There's a new conventional wisdom forming in Washington, DC this July 4th, one that transcends party lines and the usual classifications of "left" and "right" as they're understood in that city. It's only being recognized now, because it deals with a number of different economic issues, but the underlying theme is the same: The American dream of financial independence and security is gone. The sooner you accept that and raise the white flag the easier it will be, so stop struggling.
Theyre saying the ideal of "life, liberty, and the pursuit of happiness" is dead. Deal with it.
Why, there hasn't been this much unanimity among Washington elites since - well, since they "knew" there were weapons of mass destruction in Iraq. Here's what they "know" now: The United States is doomed to a future of staggeringly high unemployment. Social Security is part of our national deficit and, like that notorious village in Vietnam, we need to destroy it in order to save it. And we must face an open-ended future where the public treasury and personal security are held hostage to the whims of a few "too big to fail" banks.
Some of these "conventional wisdoms" have been around for years, while others are forming as we speak. Most of them began as politically partisan ideas, but have only been Sacred Truths for a few months. Yet they're already acquiring the false gravitas of ancient received wisdoms. What's the common thread behind these three ideas? They provide a rationale for not resisting the enormous political influence of corporations and wealthy Americans.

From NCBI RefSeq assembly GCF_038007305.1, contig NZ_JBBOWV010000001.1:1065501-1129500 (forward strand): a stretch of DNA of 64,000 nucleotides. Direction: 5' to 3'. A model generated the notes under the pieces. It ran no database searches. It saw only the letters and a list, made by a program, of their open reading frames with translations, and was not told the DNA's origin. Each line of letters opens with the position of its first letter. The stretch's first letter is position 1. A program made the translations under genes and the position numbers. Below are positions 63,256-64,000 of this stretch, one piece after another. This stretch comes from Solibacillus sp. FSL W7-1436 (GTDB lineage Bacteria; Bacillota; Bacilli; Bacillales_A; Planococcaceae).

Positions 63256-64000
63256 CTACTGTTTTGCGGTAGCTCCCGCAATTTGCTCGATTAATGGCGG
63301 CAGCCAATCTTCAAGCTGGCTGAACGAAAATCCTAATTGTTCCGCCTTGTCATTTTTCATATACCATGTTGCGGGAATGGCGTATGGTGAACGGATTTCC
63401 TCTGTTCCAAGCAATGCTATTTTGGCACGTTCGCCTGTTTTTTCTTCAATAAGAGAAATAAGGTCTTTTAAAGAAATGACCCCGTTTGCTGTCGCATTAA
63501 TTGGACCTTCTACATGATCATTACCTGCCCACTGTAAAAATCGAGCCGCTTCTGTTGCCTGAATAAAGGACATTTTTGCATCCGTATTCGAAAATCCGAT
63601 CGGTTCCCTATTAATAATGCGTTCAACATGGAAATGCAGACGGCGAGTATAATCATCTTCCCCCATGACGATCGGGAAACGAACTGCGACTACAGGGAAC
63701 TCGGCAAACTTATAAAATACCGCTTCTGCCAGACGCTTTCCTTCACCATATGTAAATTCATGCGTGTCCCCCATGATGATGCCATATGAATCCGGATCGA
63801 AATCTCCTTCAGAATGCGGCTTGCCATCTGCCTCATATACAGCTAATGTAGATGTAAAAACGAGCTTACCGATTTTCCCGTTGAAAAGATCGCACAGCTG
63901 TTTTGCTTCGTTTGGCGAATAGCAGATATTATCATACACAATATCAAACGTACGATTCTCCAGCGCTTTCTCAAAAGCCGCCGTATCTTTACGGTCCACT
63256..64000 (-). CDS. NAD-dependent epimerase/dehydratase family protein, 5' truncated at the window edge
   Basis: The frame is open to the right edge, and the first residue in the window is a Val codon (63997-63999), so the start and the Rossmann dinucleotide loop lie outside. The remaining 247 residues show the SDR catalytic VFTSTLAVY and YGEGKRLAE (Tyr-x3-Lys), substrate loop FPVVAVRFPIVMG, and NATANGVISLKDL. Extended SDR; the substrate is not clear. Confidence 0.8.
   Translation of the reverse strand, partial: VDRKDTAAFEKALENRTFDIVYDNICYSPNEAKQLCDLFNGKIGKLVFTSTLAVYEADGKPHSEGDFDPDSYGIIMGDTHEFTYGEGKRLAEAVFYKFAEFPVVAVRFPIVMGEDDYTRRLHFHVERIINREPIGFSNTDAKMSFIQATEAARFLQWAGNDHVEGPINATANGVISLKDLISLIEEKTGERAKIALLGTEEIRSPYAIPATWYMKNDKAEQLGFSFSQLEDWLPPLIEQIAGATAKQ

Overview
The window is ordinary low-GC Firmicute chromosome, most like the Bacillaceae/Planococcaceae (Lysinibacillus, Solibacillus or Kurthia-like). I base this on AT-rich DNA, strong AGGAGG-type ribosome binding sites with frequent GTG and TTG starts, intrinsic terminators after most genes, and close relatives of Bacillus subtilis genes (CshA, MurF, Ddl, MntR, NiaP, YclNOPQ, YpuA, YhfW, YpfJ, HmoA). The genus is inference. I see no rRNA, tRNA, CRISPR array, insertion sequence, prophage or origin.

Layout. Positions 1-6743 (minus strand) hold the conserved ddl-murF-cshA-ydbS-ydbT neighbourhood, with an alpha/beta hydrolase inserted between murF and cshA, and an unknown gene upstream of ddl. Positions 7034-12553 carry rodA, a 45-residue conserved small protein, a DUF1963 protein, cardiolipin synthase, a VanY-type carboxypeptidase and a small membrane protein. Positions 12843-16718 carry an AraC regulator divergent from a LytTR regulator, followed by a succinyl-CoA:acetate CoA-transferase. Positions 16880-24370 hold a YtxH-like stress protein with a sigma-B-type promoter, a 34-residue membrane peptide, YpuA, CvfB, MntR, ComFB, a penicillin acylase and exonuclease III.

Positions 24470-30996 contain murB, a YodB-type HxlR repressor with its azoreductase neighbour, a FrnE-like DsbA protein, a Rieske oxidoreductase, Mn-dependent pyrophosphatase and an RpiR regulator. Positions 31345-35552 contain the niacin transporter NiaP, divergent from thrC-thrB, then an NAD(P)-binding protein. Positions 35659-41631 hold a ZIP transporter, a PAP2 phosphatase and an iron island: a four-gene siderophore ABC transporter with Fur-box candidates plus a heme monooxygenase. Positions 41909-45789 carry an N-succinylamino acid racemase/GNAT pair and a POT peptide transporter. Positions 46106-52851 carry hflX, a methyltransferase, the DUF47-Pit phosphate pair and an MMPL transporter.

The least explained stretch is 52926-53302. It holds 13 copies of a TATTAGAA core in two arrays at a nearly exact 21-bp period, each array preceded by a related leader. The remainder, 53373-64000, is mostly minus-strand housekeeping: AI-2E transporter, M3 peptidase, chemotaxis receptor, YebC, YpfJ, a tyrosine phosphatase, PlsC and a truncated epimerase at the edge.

The last few days - ironically, those that led up to our celebration of Independence - saw a sudden rash of white-flag declarations. This latest wave of surrender demands involves joblessness. First Digby noted that Jonathan Alter said the following in an interview with Chris Hayes on the "Ed Show" : "We are going to have to accustom ourselves to some higher than, you know, old normal percentage of unemployment. You know, I don't know whether it's seven percent, six percent, whatever."
Before the viewer could utter a Scooby Doo "ruh-roh," The New Republic published a piece by William Galson called "America Will Never Be the Same." In reviewing a Pew study's findings on the Great Recession's impact, Galston writes: "... (W)e do have reason to believe that ... we're in for a slow recovery and historically high levels of unemployment for much of this decade." And, as if on cue, CNN Money published an piece called "7.9 million jobs lost - many forever."
In an article entitled "Spend or Scrimp? Two Sides in a White House Debate," we learned this week that those in the White House who are "focused on deficits - or at least on positioning Mr. Obama to show his concern -- are his chief strategist, David Axelrod, other political advisers and Rahm Emanuel, the White House chief of staff, according to Democrats."
Axelrod says, "it's my job to report what the public mood is," as if the President were merely a passive observer of public opinion and not a potential shaper. Adds Axelrod, "I've made the point that as a matter of policy and a matter of politics that we need to focus on (deficits)." And what better way to erode resistance to that approach than by building a consensus among friendly liberals? The new consensus view: It's impossible to provide the sorts of stimulus that would be needed to address high unemployment, so "we" (by which is meant the jobless - not "we" at all) have to accept it.